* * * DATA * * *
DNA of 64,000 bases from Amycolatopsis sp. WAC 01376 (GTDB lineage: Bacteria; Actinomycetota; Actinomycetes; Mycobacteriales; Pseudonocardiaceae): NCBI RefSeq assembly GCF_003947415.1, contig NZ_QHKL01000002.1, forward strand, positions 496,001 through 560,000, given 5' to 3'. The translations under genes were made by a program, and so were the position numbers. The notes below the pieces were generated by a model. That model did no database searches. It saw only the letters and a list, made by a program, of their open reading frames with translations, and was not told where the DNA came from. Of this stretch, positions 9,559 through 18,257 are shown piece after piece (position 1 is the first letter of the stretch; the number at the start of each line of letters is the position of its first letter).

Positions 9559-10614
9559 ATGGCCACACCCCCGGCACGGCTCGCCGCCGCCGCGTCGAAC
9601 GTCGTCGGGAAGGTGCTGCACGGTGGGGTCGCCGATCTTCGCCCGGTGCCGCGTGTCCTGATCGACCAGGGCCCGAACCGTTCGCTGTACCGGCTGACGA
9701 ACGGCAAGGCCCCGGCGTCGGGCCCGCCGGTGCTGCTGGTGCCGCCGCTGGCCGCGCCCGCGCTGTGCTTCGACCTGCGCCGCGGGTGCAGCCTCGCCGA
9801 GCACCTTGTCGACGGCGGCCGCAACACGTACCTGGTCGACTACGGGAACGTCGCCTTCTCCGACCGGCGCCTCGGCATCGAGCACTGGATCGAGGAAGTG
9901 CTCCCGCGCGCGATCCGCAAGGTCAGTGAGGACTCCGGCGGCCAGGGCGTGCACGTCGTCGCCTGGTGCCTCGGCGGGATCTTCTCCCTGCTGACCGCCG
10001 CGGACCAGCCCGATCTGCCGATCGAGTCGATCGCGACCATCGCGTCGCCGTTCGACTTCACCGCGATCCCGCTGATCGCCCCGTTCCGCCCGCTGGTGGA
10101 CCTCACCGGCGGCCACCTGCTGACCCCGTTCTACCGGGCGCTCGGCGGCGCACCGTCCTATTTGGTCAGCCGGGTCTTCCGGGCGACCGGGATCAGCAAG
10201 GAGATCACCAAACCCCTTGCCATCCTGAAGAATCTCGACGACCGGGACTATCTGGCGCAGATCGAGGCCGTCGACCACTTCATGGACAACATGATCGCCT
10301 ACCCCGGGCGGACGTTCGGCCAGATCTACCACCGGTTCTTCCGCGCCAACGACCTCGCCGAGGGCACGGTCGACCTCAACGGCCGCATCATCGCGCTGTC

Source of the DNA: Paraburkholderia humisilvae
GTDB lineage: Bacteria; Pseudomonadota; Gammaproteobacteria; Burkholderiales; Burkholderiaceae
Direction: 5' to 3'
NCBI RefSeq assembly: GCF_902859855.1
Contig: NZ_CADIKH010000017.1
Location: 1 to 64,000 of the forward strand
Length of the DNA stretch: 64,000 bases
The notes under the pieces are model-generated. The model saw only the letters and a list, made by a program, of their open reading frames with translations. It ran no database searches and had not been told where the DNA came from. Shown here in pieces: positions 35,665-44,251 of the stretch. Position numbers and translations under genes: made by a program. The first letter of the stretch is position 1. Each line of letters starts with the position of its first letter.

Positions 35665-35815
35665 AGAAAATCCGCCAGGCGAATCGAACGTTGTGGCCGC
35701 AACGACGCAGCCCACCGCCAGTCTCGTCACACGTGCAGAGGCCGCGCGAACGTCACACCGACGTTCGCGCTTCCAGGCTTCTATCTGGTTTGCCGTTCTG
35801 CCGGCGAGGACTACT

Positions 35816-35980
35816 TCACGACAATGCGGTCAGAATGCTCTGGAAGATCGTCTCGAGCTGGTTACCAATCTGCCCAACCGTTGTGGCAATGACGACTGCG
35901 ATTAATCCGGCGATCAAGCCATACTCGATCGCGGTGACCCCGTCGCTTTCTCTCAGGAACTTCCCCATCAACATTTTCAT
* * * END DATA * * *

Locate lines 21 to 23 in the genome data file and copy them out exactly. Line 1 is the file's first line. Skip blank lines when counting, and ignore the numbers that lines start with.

35665 AGAAAATCCGCCAGGCGAATCGAACGTTGTGGCCGC
35701 AACGACGCAGCCCACCGCCAGTCTCGTCACACGTGCAGAGGCCGCGCGAACGTCACACCGACGTTCGCGCTTCCAGGCTTCTATCTGGTTTGCCGTTCTG
35801 CCGGCGAGGACTACT